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RED STAR BARGE LINE, INC. v. LIZZA ASPHALT CONSTR.

UNITED STATES DISTRICT COURT, EASTERN DISTRICT NEW YORK.


July 3, 1958.

RED STAR BARGE LINE, Inc., as owner of THE Scow, SEABOARD No. 60, Libelant,
v.
LIZZA ASPHALT CONSTRUCTION Co., Inc., Respondent. and New York Trap Rock Corporation, Respondent-Impleaded.

The opinion of the court was delivered by: BYERS

BYERS, Chief Judge.

The scow Seaboard No. 60, owned by the libelant, suffered interior structural damage on May 27, 1954 as the result of grounding off Oysterman Dock, in Oyster Bay, Long Island. She was carrying a cargo of about 750 tons of crushed stone consigned to the respondent, which operated a pier where delivery was taken. The libelant has elected to sue the respondent directly instead of the charterer of the scow, for undisclosed reasons.

 The stone had been purchased from New York Trap Rock Corporation, respondent-impleaded, and the contention offered by the respondent in order to escape liability, comes down to the assertion that because the respondent-impleaded had been asked not to deliver more than three scows at a time at this place at any time, it must be held responsible for the injury to the libelant's barge, for having departed from the terms of that general request.

 No such specific request had been made in connection with this or any immediately prior delivery.

 The fact of grounding is not contested, and while the incidence of damage is faintly questioned, the evidence adduced by libelant on the subject is not contradicted.

 It is therefore found that the claimed damage did in fact occur.

 The circumstances are briefly as follows:

 The pier in question is about 340 feet long, and was used by respondent for the receipt of cargoes of crushed stone which were discharged from scows placed alongside, by the use of a mobile crane and bucket, operated by the respondent.

 At about 1:40 a.m. of May 27, 1954, the libelant's scow No. 60 was brought to the pier by a Red Star tug and placed alongside the libelant's scow No. 61, both lying bow in; this means that the starboard side of the No. 61 was alongside the pier, and the starboard side of the No. 60 was alongside the No. 61.

 As these vessels were made fast, the bow of the No. 60 was about amidships of the scow No. 61. As to the latter, discharge of its cargo had begun on the day previous but had not been quite completed at the arrival of the No. 60.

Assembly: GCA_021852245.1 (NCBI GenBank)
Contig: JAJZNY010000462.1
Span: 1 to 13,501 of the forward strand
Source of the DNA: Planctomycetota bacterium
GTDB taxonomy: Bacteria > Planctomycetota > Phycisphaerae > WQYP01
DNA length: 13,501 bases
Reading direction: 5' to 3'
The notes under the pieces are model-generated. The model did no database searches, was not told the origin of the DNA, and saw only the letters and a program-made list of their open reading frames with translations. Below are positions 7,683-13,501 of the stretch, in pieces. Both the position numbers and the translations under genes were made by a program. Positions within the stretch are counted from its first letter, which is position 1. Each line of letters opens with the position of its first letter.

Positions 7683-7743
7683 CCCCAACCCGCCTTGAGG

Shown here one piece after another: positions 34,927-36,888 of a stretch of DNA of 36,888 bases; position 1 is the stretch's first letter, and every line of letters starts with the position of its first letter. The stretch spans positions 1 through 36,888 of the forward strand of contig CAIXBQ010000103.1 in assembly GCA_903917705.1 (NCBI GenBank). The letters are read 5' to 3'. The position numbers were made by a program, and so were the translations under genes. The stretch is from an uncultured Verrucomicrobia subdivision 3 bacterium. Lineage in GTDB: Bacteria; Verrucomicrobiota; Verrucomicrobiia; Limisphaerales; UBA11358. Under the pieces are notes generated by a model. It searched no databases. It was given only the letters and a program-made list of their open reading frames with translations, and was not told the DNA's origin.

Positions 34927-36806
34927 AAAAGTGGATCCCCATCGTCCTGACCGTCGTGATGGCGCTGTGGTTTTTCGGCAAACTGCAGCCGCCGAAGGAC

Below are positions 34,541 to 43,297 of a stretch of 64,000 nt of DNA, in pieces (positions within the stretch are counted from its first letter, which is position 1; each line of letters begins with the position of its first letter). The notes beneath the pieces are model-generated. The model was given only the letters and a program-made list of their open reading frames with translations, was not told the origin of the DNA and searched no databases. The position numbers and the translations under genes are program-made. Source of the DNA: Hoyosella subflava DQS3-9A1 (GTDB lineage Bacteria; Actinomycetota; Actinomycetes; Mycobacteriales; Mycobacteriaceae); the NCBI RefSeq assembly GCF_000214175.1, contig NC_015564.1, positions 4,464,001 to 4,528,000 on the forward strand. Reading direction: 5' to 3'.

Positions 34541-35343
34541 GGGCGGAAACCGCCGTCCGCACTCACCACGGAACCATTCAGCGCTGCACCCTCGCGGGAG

At that time the scow Cleary No. 74 lay astern of the No. 61, with the scow Kelleher astern of the Cleary No. 74.

 When the No. 60 was being warped into position, it was thought that she touched bottom at her starboard bow corner, and before the landing had been completed she was moved somewhat astern to assume the position with reference to the No. 61 above described. If there was such a touching, no damage to the No. 60 resulted.

 By reason of the nature of the cargo of stone being carried by the Kelleher, it became necessary to descharge the latter, prior to undertaking the discharge of the No. 60. To accomplish that purpose. both the No. 60 and the No. 61 were pulled laterally by an ingenious operation of the boom of the crane and the bucket falling therefrom, outboard from the pier; by this time the bows of the No. 60 and the No. 61 were in line, the No. 60 being the one furthest away from the pier.

 As the result of that operation the No. 60 grounded, and although no damage was at once discovered, her bargee Olsen later became aware that there was trouble below due to the falling of the tide; he heard sounds of cracking of the timbers, and using a flashlight he discovered two broken kelsons, one or more broken stringers, and bent tie rods. This was at about 1:30 p.m.

 The rise and fall of the tide in these waters is about seven feet, and high water occurred at about 6:45 a.m. Therefore it is important to note that the movement away from the pier which has been described, occurred at about 9:30, which means that the tide was falling at that time, and so continued until around 1:00 o'clock in the afternoon.

 There is no dispute over the fact that the moving of these two scows was performed by the crane operator, Bondi, and therefore the operation was that of the respondent.

 The relation of buyer and seller between the New York Trap Rock Corporation and the respondent, is established by a contract in evidence dated January 4, 1954, which tabulates prices to be paid by the respondent for the various grades and kinds of crushed stone.

 At the foot of that tabulation, the following appears:

 "A/s safe 10 ft. water draft dock, Oyster Bay, Long Island, New York."

 The reverse side of the contract contains the following printed paragraph:

 "2. The prices quoted are in all cases, unless otherwise specifically noted herein, for delivery by boat alongside safe docks or landing places to be provided by you having at least 10 foot draft."